Context: Both genetic and environmental factors contribute to susceptibility to Graves' disease (GD) and Hashimoto's thyroiditis (HT), as well as disease manifestations.
Objective: The objective of the study was to define how endogenous/environmental factors contribute to variation in phenotype.
Design/setting: This was a multicenter cohort study. PATIENTS/OUTCOME MEASURES: We prospectively collected clinical/biochemical data as part of the protocol for a United Kingdom DNA collection for GD and HT. We investigated, in 2805 Caucasian subjects, whether age at diagnosis, gender, family history (FH), smoking history, and presence of goiter influenced disease manifestations.
Results: For 2405 subjects with GD, the presence of goiter was independently associated with disease severity (serum free T4 at diagnosis) (P < 0.001). Free T4 (P < 0.05) and current smoking (P < 0.001) were both independent predictors of the presence of ophthalmopathy. Approximately half of those with GD (47.4% of females, 40.0% of males) and HT (n = 400) (56.4% of females, 51.7% of males) reported a FH of thyroid dysfunction. In GD, a FH of hyperthyroidism in any relative was more frequent than hypothyroidism (30.1 vs. 24.4% in affected females, P < 0.001). In HT, a FH of hypothyroidism was more common than hyperthyroidism (42.1 vs. 22.8% in affected females, P < 0.001). For GD (P < 0.001) and HT (P < 0.05), a FH was more common in maternal than paternal relatives. The reporting of a parent with thyroid dysfunction (hyper or hypo) was associated with lower median age at diagnosis of both GD (mother with hyperthyroidism, P < 0.001) and HT (father with hypothyroidism, P < 0.05). In GD and HT, there was an inverse relationship between the number of relatives with thyroid dysfunction and age at diagnosis (P < 0.01).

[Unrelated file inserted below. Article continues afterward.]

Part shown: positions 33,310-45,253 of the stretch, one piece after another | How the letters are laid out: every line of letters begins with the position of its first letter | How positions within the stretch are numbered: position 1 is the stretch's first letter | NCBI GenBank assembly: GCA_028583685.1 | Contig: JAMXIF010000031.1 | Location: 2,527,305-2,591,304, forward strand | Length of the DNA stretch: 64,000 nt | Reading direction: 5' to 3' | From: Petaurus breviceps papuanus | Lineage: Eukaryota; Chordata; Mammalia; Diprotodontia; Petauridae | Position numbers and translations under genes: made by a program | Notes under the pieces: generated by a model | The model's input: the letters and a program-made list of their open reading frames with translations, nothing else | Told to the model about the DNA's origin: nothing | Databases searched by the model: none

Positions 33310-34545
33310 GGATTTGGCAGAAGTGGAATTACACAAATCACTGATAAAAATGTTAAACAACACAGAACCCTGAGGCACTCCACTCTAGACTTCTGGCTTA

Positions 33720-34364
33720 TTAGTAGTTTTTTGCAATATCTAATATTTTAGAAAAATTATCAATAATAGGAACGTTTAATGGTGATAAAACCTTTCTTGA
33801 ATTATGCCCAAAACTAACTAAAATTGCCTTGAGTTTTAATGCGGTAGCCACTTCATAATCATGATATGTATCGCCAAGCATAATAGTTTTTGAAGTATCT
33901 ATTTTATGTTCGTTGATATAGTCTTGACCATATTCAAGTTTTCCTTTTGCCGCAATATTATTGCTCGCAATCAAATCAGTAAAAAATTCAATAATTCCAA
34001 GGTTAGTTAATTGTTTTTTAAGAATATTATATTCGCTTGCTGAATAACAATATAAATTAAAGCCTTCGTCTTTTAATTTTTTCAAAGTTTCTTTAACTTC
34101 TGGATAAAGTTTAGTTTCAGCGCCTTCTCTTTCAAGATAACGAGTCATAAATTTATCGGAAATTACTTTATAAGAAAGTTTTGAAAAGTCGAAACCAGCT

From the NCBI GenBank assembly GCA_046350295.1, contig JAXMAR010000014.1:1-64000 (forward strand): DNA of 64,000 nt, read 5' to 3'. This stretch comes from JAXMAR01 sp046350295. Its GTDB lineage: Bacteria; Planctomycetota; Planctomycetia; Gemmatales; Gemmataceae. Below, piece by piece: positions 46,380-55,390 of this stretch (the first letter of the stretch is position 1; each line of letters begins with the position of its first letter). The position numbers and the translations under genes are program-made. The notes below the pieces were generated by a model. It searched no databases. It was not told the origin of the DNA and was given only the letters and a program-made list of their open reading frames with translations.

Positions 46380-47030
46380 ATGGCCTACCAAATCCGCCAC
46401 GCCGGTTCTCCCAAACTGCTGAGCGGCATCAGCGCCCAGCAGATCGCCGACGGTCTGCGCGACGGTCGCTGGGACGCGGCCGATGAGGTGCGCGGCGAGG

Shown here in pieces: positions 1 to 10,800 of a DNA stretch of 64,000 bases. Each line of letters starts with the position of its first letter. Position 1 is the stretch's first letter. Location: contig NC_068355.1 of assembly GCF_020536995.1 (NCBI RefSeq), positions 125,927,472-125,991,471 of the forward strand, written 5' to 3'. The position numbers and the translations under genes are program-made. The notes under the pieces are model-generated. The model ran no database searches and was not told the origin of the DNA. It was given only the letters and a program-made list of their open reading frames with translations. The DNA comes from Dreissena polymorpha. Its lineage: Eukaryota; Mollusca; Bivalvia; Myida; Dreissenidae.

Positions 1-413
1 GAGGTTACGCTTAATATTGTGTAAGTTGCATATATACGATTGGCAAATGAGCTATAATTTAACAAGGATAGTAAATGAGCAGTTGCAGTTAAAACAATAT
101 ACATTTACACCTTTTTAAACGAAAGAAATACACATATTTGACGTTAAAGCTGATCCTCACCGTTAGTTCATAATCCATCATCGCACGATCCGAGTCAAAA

Conclusions: Marked associations among age at diagnosis, disease severity, goiter, ophthalmopathy, smoking, and FH provide evidence for interactions between genetic and environmental/endogenous factors; understanding these may allow preventive measures or better tailoring of therapies.